Lithium evolution in metal-poor stars: from Pre-Main Sequence to the Spite plateau
Fu et al
Lithium abundance derived in metal-poor main sequence stars is about three times lower than the value of primordial Li predicted by the standard Big Bang nucleosynthesis when the baryon density is taken from the CMB or the deuterium measurements. This disagreement is generally referred as the lithium problem. We here reconsider the stellar Li evolution from the pre-main sequence to the end of the main sequence phase by introducing the effects of convective overshooting and residual mass accretion. We show that 7Li could be significantly depleted by convective overshooting in the pre-main sequence phase and then partially restored in the stellar atmosphere by a tail of matter accretion which follows the Li depletion phase and that could be regulated by EUV photo-evaporation. By considering the conventional nuclear burning and microscopic diffusion along the main sequence we can reproduce the Spite plateau for stars with initial mass m0=0.62−0.80M⊙, and the Li declining branch for lower mass dwarfs, e.g, m0=0.57−0.60M⊙, for a wide range of metallicities (Z=0.00001 to Z=0.0005), starting from an initial Li abundance A(Li)=2.72. This environmental Li evolution model also offers the possibility to interpret the decrease of Li abundance in extremely metal-poor stars, the Li disparities in spectroscopic binaries and the low Li abundance in planet hosting stars.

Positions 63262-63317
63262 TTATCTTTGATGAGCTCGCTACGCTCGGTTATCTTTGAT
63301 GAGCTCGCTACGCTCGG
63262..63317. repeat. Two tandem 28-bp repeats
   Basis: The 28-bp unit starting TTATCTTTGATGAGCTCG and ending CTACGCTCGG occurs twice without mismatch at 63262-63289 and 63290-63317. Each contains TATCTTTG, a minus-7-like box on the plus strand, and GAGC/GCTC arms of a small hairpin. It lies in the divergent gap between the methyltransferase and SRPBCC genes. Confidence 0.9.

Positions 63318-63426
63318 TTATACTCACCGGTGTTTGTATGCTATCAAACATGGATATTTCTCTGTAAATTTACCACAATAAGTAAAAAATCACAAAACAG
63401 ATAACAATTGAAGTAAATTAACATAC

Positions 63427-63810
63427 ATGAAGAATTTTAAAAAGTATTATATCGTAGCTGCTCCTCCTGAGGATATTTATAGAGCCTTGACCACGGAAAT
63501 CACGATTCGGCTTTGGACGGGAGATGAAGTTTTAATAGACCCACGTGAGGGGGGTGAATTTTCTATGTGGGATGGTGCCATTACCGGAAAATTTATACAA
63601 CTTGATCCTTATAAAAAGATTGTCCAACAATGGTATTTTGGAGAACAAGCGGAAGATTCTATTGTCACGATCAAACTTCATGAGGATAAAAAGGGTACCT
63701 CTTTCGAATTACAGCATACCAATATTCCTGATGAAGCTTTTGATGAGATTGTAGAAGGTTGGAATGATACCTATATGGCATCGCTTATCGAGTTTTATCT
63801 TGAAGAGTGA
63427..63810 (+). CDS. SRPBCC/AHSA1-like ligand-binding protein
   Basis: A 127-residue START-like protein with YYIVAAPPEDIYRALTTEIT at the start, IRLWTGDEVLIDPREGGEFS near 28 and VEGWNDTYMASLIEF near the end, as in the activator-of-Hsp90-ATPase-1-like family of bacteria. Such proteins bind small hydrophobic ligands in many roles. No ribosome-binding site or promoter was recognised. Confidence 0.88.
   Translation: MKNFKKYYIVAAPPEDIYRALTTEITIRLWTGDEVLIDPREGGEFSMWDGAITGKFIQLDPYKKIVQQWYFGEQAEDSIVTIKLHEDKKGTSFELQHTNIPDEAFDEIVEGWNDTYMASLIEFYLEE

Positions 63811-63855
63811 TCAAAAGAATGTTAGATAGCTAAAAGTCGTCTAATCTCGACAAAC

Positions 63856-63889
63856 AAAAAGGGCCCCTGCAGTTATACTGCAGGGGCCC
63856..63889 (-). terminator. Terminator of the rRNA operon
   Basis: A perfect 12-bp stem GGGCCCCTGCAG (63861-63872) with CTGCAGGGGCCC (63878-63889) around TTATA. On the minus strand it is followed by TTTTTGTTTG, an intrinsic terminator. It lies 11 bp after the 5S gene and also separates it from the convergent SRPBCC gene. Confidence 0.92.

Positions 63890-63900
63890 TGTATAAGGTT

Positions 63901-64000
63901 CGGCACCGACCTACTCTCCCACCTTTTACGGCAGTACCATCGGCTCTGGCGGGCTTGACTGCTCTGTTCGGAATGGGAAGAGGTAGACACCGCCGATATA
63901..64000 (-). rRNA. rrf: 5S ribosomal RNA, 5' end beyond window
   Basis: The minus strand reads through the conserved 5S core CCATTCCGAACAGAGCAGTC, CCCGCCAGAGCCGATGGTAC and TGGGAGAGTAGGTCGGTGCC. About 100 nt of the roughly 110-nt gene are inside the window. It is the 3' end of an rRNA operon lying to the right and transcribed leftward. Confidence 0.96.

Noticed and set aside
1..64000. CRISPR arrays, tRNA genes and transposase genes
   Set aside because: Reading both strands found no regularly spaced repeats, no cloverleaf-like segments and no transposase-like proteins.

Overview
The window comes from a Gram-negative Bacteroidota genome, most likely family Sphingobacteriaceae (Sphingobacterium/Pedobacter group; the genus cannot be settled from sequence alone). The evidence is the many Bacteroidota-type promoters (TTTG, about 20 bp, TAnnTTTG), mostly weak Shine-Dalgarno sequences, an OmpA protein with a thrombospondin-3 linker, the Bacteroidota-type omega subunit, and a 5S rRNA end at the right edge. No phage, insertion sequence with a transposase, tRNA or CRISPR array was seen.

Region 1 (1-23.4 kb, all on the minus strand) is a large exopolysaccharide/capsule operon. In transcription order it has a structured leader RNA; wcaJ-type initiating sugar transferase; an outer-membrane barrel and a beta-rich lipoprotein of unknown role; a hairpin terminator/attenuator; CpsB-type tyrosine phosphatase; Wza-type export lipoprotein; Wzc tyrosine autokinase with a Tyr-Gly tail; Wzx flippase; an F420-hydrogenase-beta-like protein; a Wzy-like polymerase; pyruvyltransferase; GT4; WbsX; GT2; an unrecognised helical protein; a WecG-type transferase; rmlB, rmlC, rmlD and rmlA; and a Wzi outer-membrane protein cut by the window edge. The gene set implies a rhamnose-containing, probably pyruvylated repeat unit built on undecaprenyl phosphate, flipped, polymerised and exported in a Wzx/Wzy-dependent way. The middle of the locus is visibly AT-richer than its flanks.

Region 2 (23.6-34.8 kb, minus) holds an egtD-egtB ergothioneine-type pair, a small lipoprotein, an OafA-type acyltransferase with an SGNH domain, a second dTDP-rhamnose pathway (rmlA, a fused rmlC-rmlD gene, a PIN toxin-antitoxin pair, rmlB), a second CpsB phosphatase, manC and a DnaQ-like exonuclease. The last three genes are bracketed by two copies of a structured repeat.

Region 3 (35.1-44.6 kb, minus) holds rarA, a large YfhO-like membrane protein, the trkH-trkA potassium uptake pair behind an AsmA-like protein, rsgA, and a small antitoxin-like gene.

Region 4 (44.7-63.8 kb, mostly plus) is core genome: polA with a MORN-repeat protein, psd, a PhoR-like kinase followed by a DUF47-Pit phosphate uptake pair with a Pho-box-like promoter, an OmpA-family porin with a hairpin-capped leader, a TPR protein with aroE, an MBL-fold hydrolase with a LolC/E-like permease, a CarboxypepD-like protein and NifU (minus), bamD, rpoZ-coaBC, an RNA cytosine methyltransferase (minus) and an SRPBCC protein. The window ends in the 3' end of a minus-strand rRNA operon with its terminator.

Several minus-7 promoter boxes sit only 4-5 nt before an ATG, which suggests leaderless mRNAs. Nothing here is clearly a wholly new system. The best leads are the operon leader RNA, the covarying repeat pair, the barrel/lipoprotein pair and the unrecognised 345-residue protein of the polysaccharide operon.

Sunday, July 19, 2015
Lithium Evolution in Metal-poor Stars
Posted by Will Baird at 4:00 PM
Labels: host stars, lithium, metallicity
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